Spain Is Losing the Battle Against Child Poverty

Spain Is Losing the Battle Against Child Poverty
Spanish Prime Minister Pedro Sanchez speaks at the launch of the Country Alliance for Zero Child Poverty, in Madrid, Spain, Feb. 3, 2021 (pool photo by O. Cañas for Europa Press via AP Images).

Spain is often lauded for being a great place to raise children, and it was even ranked No. 1 by UNICEF in a 2022 report card of the world’s most affluent countries for “environmental conditions that affect children’s well-being.” But the agency’s latest report card on child poverty among those countries, released in December, shows a much less rosy picture. Spain sat near the bottom of the list, with more than 1 in 4 children living in poverty.

The contrast with Slovenia, which made the most significant reduction in its child poverty rate, is remarkable. Despite sharing similar economic indicators, Spain was only able to reduce child poverty by 4 percent, for a current rate of 28 percent, since the agency’s last similar report in 2014. By contrast, during that same period, Slovenia brought its rate of child poverty down by 31.5 percent, to 10 percent.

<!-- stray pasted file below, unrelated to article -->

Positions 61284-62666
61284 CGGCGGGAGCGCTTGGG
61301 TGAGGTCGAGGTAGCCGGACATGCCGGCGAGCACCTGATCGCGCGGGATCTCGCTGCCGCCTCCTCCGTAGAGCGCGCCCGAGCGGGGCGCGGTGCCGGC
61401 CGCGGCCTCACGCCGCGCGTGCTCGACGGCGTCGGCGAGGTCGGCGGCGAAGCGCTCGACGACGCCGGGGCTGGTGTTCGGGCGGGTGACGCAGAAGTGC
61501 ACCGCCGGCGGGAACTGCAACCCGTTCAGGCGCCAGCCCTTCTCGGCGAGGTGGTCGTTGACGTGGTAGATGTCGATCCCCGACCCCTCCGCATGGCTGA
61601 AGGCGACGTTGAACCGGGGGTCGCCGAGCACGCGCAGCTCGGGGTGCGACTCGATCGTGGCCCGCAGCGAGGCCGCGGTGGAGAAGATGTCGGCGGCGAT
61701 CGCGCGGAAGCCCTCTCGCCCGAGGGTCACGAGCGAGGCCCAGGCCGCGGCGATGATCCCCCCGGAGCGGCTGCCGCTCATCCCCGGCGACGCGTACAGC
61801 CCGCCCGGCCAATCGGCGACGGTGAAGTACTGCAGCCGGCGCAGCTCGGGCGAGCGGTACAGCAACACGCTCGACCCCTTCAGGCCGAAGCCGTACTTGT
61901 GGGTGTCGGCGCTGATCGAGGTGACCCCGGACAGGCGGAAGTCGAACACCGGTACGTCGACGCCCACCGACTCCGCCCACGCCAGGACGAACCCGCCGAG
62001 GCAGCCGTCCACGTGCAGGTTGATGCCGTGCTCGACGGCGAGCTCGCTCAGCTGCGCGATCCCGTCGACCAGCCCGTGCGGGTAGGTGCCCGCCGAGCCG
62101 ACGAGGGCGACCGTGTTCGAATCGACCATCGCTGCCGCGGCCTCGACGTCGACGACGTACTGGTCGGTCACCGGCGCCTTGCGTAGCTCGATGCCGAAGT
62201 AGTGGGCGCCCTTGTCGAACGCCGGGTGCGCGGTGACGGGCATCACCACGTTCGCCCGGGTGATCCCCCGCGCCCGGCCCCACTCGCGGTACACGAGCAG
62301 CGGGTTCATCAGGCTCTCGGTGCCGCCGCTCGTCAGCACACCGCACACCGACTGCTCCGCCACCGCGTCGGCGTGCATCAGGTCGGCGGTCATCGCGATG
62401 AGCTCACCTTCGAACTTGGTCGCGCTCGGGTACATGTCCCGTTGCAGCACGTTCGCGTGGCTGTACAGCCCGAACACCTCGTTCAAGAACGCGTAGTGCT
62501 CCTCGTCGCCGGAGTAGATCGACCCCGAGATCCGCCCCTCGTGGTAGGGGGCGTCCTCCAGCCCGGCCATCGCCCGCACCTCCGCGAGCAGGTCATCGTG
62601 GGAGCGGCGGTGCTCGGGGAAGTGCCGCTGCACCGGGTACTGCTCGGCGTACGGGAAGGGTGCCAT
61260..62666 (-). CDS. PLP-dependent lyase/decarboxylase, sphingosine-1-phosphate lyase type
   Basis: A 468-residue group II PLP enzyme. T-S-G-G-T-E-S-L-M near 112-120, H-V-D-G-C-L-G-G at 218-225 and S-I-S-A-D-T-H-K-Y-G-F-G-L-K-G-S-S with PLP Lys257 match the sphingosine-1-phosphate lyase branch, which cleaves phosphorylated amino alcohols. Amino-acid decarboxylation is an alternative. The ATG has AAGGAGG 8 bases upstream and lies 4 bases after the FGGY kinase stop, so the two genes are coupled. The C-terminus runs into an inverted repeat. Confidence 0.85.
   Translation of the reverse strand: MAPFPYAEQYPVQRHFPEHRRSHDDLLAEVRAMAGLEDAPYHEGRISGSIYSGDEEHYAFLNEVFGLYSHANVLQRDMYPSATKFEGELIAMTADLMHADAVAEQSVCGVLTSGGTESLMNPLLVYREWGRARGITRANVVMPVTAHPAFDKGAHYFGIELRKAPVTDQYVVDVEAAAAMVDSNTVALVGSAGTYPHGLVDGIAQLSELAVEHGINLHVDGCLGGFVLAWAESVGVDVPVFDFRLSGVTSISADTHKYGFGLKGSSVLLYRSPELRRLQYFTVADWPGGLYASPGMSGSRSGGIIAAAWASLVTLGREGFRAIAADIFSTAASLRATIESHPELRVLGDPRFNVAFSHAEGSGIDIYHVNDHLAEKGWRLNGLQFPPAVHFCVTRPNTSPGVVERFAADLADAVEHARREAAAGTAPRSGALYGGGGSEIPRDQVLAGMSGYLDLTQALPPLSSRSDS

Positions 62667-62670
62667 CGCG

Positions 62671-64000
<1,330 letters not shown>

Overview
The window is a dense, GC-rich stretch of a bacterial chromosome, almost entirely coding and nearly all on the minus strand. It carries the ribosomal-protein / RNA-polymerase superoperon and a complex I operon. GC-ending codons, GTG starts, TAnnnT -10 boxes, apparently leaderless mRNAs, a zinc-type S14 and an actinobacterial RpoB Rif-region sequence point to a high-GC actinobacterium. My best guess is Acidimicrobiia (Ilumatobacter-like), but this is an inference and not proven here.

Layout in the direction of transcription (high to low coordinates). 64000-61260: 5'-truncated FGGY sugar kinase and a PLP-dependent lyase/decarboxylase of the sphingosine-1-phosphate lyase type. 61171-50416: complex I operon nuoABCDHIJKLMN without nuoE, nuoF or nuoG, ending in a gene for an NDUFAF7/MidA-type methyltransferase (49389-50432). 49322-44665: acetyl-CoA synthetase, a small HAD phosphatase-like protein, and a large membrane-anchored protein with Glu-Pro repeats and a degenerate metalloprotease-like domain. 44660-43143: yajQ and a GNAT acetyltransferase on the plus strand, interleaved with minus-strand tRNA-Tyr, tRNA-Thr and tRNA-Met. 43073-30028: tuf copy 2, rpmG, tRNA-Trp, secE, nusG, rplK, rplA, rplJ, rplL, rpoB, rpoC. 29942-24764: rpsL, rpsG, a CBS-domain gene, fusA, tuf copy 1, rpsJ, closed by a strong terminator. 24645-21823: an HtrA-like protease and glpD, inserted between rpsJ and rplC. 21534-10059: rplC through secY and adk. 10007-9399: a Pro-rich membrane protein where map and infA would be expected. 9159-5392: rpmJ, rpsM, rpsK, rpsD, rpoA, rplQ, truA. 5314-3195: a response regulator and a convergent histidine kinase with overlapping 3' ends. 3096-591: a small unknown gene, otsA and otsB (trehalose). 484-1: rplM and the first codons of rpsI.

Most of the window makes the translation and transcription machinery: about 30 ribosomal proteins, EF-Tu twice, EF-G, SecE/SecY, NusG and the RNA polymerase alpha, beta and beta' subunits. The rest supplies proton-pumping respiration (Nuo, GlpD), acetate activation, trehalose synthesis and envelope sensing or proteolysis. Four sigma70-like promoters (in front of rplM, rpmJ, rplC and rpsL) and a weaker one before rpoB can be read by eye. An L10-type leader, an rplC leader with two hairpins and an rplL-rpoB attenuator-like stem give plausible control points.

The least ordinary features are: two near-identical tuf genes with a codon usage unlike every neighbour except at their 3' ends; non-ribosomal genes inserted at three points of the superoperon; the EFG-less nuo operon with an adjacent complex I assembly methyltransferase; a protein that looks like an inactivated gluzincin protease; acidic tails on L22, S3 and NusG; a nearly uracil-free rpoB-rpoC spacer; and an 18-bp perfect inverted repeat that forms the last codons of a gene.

UNICEF points to four groupings of policies that make the difference for getting and keeping children out of poverty. The first of these is providing access to basic services for families with children, such as child care and education. The second centers around employment and creating jobs that pay a living wage and offer benefits like paid parental leave. A third area consists of social protection policies, such as cash benefits, that supplement household income and play a critical role in reducing child poverty. And finally, the report emphasizes that these policies must target at-risk populations such as minority groups and single-parent households.

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